The standard notion of pseudorandomness is about a process. You can say that the process (the pseudorandom generator) is pseudorandom, or not. The notion of pseudorandomness of a single string is not defined; that's not something you can talk about. Kolmogorov randomness is a property of a bit-string. You can say that a particular bit-string (sequence) ...


6

Let $w = 0^{2^n}$, so that $K(w) = O(\log n)$. The string $w$ has $2^n+1$ prefixes, and so some prefix $x$ satisfies $K(x) \geq n$. This example strongly violates your inequality. On the other hand, given $xy$ and $|x|$, we can easily extract $x$. This shows that $K(x) \leq K(xy) + O(K(|x|))$. In particular, if $|x| = n$ then $K(xy) \geq K(x) - O(\log n)$.


5

This is a classical question in the foundations of Kolmogorov complexity: does the programming language matter for the sake of defining minimal description length? It depends on your model, but in general the answer is "no" or "almost no". Suppose that $P_1,P_2$ are two Turing complete programming languages. In particular, in $P_1$ you can write an ...


5

grammar coding is a less-frequently used version of a compression algorithm and can be taken as a "rough" estimate of Kolmogorov complexity. grammar coding is not as commonly used as a compression algorithm as other more common approaches maybe mainly because it doesnt improve much on compression from eg Lempel-Ziv on text based-corpuses, but it may do well ...


5

What Li and Vitanyi mean by a reasonable programming language is one that is Turing-complete. This means that you can simulate it on a Turing machine and you can simulate a Turing machine on it, so it has the same expressive power as a Turing machine. This gives you a kind of class of languages. I can prove that C is equivalent to a Turing machine, and that ...


5

For every $n$ there is a "busy beaver" machine (i.e., a Turing machine on the tape alphabet $\{0,1\}$ run on the empty tape) which outputs $1^n$ using $O(\log n/\log\log n)$ states, which is asymptotically optimal (up to constants). Here is how this machine works. For every $C$, we will construct such a machine having $O(\log n/C) + O(C2^C)$ states. The ...


5

You are stating the theorem incorrectly. The theorem states that the Kolmogorov complexity is the same up to a constant for essentially optimal description languages, which are those in which you can describe running a Turing machine on an input $x$ using $|x| + O(1)$ bits. Given this definition, it is a simple matter of playing with definitions to see that ...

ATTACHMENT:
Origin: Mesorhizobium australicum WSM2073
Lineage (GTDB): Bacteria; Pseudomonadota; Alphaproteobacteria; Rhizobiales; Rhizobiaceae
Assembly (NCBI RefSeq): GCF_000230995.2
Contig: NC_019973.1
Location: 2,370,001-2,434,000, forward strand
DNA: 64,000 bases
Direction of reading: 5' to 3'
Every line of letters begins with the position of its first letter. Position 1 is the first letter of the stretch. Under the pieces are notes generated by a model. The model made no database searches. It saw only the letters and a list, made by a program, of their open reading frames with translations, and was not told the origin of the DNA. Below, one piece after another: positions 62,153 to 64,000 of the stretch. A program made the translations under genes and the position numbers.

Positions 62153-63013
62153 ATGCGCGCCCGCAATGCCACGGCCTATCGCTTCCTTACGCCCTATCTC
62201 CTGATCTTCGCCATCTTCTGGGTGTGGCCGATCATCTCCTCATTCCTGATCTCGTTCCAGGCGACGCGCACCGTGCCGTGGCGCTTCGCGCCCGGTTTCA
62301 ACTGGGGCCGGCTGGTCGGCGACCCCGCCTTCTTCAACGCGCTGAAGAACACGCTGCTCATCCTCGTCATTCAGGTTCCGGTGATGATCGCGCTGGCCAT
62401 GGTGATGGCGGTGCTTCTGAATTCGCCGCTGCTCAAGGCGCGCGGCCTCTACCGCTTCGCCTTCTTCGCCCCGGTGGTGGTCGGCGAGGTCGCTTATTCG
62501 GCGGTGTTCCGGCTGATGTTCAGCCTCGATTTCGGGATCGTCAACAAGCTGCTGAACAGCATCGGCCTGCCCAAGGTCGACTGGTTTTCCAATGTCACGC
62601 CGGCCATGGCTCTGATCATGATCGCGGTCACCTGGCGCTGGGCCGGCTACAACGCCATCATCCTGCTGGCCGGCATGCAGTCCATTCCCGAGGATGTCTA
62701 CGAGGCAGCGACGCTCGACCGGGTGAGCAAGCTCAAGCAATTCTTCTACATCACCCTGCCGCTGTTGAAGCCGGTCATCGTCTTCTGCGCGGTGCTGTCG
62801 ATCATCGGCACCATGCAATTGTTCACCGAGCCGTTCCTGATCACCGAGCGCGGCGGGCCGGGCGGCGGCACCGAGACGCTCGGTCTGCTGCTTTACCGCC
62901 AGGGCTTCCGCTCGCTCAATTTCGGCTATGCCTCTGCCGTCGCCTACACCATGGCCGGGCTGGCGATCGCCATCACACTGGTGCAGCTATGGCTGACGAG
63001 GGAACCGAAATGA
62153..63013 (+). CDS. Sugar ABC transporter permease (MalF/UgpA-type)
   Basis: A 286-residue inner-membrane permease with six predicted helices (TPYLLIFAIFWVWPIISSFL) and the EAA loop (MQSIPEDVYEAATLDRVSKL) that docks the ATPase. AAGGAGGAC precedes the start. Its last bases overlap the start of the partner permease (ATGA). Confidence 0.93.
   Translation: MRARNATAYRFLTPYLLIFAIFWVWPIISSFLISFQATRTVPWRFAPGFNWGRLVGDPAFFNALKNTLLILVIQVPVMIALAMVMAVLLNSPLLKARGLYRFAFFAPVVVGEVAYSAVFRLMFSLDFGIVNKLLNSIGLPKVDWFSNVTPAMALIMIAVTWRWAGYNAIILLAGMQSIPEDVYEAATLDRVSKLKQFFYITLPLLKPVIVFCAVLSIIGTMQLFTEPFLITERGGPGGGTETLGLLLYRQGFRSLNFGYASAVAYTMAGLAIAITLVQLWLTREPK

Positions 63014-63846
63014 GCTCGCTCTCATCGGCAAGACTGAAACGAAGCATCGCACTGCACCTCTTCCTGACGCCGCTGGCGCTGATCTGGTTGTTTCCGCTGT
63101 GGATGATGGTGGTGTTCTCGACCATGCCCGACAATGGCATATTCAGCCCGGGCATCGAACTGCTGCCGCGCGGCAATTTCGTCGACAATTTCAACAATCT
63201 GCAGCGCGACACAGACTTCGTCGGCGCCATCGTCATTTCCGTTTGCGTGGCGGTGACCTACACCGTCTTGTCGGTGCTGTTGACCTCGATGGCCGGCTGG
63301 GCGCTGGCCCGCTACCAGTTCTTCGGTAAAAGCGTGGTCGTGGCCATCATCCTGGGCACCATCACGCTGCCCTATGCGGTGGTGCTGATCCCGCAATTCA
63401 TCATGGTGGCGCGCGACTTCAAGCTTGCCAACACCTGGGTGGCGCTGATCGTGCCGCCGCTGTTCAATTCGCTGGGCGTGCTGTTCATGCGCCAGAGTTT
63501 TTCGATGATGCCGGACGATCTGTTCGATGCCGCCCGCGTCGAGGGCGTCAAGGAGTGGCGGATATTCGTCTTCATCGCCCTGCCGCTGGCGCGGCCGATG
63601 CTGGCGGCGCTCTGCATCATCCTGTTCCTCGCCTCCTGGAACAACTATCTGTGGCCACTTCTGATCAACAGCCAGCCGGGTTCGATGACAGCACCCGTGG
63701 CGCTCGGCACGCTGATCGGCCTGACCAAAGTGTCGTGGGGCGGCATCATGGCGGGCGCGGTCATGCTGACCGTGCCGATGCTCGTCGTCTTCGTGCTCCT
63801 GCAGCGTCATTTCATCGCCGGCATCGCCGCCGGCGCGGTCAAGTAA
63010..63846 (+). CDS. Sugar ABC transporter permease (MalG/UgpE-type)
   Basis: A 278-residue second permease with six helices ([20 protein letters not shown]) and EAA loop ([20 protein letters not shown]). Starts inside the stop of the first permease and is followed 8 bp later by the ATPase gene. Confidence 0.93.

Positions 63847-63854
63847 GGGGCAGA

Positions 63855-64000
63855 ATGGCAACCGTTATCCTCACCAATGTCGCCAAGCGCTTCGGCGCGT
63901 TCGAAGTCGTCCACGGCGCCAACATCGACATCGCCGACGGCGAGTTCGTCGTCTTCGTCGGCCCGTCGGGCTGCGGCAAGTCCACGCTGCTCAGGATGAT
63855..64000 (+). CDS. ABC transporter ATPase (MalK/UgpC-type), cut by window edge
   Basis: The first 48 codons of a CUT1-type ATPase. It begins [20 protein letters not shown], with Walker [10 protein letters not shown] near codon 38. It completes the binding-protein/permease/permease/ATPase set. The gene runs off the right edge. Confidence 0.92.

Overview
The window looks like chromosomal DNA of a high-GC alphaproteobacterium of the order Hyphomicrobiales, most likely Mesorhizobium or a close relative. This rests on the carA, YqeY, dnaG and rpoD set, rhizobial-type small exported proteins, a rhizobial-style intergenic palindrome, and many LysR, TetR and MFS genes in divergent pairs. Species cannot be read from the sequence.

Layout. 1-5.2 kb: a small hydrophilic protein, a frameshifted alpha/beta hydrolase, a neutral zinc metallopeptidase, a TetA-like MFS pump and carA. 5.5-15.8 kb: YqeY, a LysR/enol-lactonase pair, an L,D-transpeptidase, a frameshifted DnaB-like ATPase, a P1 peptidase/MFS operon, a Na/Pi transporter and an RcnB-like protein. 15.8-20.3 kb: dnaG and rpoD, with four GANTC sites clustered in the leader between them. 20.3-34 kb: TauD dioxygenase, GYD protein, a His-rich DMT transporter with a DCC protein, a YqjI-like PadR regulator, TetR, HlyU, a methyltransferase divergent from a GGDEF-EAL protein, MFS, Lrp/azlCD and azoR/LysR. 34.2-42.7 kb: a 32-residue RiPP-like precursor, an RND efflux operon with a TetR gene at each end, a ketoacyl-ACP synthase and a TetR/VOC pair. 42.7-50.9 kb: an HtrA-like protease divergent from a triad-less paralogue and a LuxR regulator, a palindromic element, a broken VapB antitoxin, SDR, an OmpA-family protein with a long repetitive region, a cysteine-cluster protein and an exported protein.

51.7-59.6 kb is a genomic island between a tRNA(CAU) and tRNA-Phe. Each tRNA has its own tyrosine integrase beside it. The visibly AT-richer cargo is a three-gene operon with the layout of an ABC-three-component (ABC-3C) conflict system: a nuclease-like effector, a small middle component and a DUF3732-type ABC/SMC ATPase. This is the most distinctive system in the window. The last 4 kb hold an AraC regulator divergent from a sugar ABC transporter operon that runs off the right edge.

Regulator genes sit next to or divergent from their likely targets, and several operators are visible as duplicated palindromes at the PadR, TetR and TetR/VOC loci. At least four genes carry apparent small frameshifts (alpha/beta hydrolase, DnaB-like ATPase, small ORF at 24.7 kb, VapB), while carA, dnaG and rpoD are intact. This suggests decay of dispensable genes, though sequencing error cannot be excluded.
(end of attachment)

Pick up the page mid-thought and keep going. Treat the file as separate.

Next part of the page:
5

Collatz conjecture: The following program always halts: void function( ArbitraryInteger input){ while( input > 1){ if(input % 2 == 0) input /= 2; else input = (input*3) + 1; } // Halt here } Slight variation (still a conjecture, because it's based on a result from Collatz's one): ...


4

That's right. You can run all machines in parallel and you'll find shorter and shorter descriptions, but at some point there will always be a shorter program still running, for which you can't prove that it won't halt with $x$ as output. The probability you describe (of a program not halting, assuming some distribution on inputs) is the complement to ...


4

Surprisingly, the Kolmogorov complexity of some arbitrary number is known to be uncomputable. So the general form of your question, is an arbitrary number algorithmically compressible is undecidable (i.e. the problem of computing the algorithmic complexity of a sequence). This can be proven by reduction to the Halting problem. Problems that are known to be ...


4

The problem with your approach is that some programs never halt, and it's difficult (indeed, uncomputable) to tell whether they do. You can tell if a program outputs $s$ and halts, but you don't know how much to wait before declaring that the program never halts. However, your approach shows that it is possible to write a program that prints upper bounds on ...


4

The idea of the incompressibility method is that an incompressible input satisfies certain properties that can be helpful in the analysis. In your case, the complexity of the algorithm depends on how many characters appear in the string. When processing the $k$th character, the "running time" (or rather its proxy, the number of comparisons when checking the ...


4

A big thing that is studied in higher type computability is infinite streams. Others have talked about hyper computation but this isn't quite the same. For starters the objects and functions studied in higher type computability are all things you can do in Haskell or some other such real programing language. These functions DO terminate in finite time thanks ...


4

Another very easy example is the following: use Kolmogorov complexity to prove that $L_{ww} = \{ww \mid w \in \{0,1\}^* \}$ is not regular. I give you a very informal proof hoping that it can help you better understand the role of Kolmogorov complexity. The key idea is the following: a finite automata $D$ (that recognizes a regular language $L_D$) has a ...


Only top voted, non community-wiki answers of a minimum length are eligible